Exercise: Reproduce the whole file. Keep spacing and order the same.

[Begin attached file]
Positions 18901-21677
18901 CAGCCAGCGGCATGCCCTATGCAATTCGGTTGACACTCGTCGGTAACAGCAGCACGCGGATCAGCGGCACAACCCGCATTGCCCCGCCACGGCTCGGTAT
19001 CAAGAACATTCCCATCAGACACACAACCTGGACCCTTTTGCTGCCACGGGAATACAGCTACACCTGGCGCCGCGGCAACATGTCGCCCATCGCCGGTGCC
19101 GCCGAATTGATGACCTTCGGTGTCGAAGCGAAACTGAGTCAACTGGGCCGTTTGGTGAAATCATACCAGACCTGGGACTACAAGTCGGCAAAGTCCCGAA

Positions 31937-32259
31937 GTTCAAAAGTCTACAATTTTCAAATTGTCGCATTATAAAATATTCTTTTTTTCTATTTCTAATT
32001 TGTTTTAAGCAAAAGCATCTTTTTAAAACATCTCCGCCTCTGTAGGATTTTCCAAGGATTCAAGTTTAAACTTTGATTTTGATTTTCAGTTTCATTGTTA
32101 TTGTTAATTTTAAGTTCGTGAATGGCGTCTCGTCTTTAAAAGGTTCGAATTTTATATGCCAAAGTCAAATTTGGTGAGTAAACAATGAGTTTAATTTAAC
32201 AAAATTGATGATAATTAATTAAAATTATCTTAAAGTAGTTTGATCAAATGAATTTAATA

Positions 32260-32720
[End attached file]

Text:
Positions 18901-21677
18901 CAGCCAGCGGCATGCCCTATGCAATTCGGTTGACACTCGTCGGTAACAGCAGCACGCGGATCAGCGGCACAACCCGCATTGCCCCGCCACGGCTCGGTAT
19001 CAAGAACATTCCCATCAGACACACAACCTGGACCCTTTTGCTGCCACGGGAATACAGCTACACCTGGCGCCGCGGCAACATGTCGCCCATCGCCGGTGCC
19101 GCCGAATTGATGACCTTCGGTGTCGAAGCGAAACTGAGTCAACTGGGCCGTTTGGTGAAATCATACCAGACCTGGGACTACAAGTCGGCAAAGTCCCGAA

Positions 31937-32259
31937 GTTCAAAAGTCTACAATTTTCAAATTGTCGCATTATAAAATATTCTTTTTTTCTATTTCTAATT
32001 TGTTTTAAGCAAAAGCATCTTTTTAAAACATCTCCGCCTCTGTAGGATTTTCCAAGGATTCAAGTTTAAACTTTGATTTTGATTTTCAGTTTCATTGTTA
32101 TTGTTAATTTTAAGTTCGTGAATGGCGTCTCGTCTTTAAAAGGTTCGAATTTTATATGCCAAAGTCAAATTTGGTGAGTAAACAATGAGTTTAATTTAAC
32201 AAAATTGATGATAATTAATTAAAATTATCTTAAAGTAGTTTGATCAAATGAATTTAATA

Positions 32260-32720